Posts tagged "Goodwin"

Goodwin v. Lee Public Schools, et al. (Lawyers Weekly No. 10-133-16)

NOTICE:  All slip opinions and orders are subject to formal revision and are superseded by the advance sheets and bound volumes of the Official Reports.  If you find a typographical error or other formal error, please notify the Reporter of Decisions, Supreme Judicial Court, John Adams Courthouse, 1 Pemberton Square, Suite 2500, Boston, MA, 02108-1750; (617) 557-1030;   SJC-11977   KATELYNN GOODWIN  vs.  LEE PUBLIC SCHOOLS & others.[1]       Berkshire.     March 10, 2016. – August 23, 2016.   Present:  Gants, C.J., Spina, Cordy, Botsford, Duffly, Lenk, & Hines, JJ.[2]     School and School Committee, Enforcement of discipline.  Education, Disciplinary matter.  Practice, Civil, Dismissal.  Administrative Law, Exhaustion of remedies.       Civil action commenced in the Superior Court Department on December 30, 2014.   A motion to dismiss was heard by C. Jeffrey Kinder, J., and a motion for reconsideration was considered by him.   The Supreme Judicial Court granted an application for direct appellate review.     Joseph N. Schneiderman for the plaintiff. David S. Monastersky for the defendants. Sky Kochenour & Jenny Chou, for Center for Law and Education & another, amici curiae, submitted a brief.     DUFFLY, J.  The plaintiff, Katelynn Goodwin, was a high school student at the Lee Middle and High School in the town of Lee (town) when she was suspended from school for conduct that purportedly took place not on school grounds, pursuant to a school policy, based on G. L. c. 71, § 37H1/2 (§ 37H1/2), which provided that students who had been charged with felonies would be suspended.  The principal ordered the suspension in the mistaken belief that the plaintiff had been charged with a felony, stealing, or being involved in the theft of, a firearm.  Ultimately, the suspension lasted for the entire final semester of what would have been the plaintiff’s senior year, and she was unable to graduate with her class, but eventually obtained her high school diploma.  She thereafter commenced this action in the Superior Court against the Lee public schools, the superintendent of the Lee schools, and the town. The question confronting the court is whether the judge erred in allowing the defendants’ motion to dismiss based on the failure to exhaust the administrative remedies available under § 37H1/2.  We conclude that, because the tort recovery a student may seek under G. L. c. 76, § 16, provides a separate and distinct remedy from that available under § 37H1/2, a statute that establishes an expedited process by which a student may seek readmission to school, the plaintiff was not obligated to exhaust the statute’s administrative remedies before pursuing a tort claim under G. L. c. 76, § 16. Background.  The plaintiff was in her senior year of high school when […]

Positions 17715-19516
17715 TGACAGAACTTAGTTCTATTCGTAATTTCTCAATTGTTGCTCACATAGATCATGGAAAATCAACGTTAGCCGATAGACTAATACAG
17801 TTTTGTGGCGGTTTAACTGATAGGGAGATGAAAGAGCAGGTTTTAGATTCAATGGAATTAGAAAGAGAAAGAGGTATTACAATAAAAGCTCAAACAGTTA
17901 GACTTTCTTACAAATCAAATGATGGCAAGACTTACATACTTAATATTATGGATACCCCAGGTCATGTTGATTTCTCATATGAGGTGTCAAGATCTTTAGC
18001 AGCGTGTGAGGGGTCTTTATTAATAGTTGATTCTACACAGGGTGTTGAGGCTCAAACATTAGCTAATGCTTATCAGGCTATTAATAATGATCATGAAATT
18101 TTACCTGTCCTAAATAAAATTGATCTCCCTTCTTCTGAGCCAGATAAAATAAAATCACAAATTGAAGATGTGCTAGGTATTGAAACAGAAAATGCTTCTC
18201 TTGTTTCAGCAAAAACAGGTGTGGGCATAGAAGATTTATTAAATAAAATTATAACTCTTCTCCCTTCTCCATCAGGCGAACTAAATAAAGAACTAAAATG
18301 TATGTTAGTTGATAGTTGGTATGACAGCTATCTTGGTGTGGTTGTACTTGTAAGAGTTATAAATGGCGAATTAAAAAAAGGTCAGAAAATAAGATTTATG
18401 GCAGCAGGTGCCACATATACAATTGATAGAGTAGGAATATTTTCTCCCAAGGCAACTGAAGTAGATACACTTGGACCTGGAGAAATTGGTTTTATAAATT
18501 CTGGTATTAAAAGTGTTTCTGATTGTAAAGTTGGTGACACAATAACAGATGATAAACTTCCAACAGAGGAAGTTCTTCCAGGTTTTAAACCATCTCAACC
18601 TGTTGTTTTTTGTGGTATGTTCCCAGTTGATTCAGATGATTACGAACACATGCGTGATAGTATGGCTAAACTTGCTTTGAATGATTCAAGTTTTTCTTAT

Posted by Massachusetts Legal Resources - August 23, 2016 at 4:10 pm

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